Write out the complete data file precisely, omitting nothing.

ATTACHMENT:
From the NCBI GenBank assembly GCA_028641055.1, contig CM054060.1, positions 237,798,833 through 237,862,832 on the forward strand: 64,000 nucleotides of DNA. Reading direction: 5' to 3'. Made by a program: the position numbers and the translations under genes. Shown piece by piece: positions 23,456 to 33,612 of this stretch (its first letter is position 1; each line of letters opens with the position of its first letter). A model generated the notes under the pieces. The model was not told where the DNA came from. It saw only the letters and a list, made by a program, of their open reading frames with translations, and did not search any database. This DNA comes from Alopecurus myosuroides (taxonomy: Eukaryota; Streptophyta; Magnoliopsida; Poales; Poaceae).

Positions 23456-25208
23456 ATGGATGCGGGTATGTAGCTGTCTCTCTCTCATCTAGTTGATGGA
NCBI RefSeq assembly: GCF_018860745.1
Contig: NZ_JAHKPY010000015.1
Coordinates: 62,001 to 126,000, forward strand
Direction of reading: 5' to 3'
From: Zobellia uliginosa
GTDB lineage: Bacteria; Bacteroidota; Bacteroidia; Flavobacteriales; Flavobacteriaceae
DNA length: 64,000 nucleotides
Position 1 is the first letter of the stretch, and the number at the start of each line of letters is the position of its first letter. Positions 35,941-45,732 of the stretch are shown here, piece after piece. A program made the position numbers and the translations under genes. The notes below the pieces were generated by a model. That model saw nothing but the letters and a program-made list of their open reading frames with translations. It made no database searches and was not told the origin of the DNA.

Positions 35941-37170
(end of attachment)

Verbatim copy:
From the NCBI GenBank assembly GCA_028641055.1, contig CM054060.1, positions 237,798,833 through 237,862,832 on the forward strand: 64,000 nucleotides of DNA. Reading direction: 5' to 3'. Made by a program: the position numbers and the translations under genes. Shown piece by piece: positions 23,456 to 33,612 of this stretch (its first letter is position 1; each line of letters opens with the position of its first letter). A model generated the notes under the pieces. The model was not told where the DNA came from. It saw only the letters and a list, made by a program, of their open reading frames with translations, and did not search any database. This DNA comes from Alopecurus myosuroides (taxonomy: Eukaryota; Streptophyta; Magnoliopsida; Poales; Poaceae).

Positions 23456-25208
23456 ATGGATGCGGGTATGTAGCTGTCTCTCTCTCATCTAGTTGATGGA
NCBI RefSeq assembly: GCF_018860745.1
Contig: NZ_JAHKPY010000015.1
Coordinates: 62,001 to 126,000, forward strand
Direction of reading: 5' to 3'
From: Zobellia uliginosa
GTDB lineage: Bacteria; Bacteroidota; Bacteroidia; Flavobacteriales; Flavobacteriaceae
DNA length: 64,000 nucleotides
Position 1 is the first letter of the stretch, and the number at the start of each line of letters is the position of its first letter. Positions 35,941-45,732 of the stretch are shown here, piece after piece. A program made the position numbers and the translations under genes. The notes below the pieces were generated by a model. That model saw nothing but the letters and a program-made list of their open reading frames with translations. It made no database searches and was not told the origin of the DNA.

Positions 35941-37170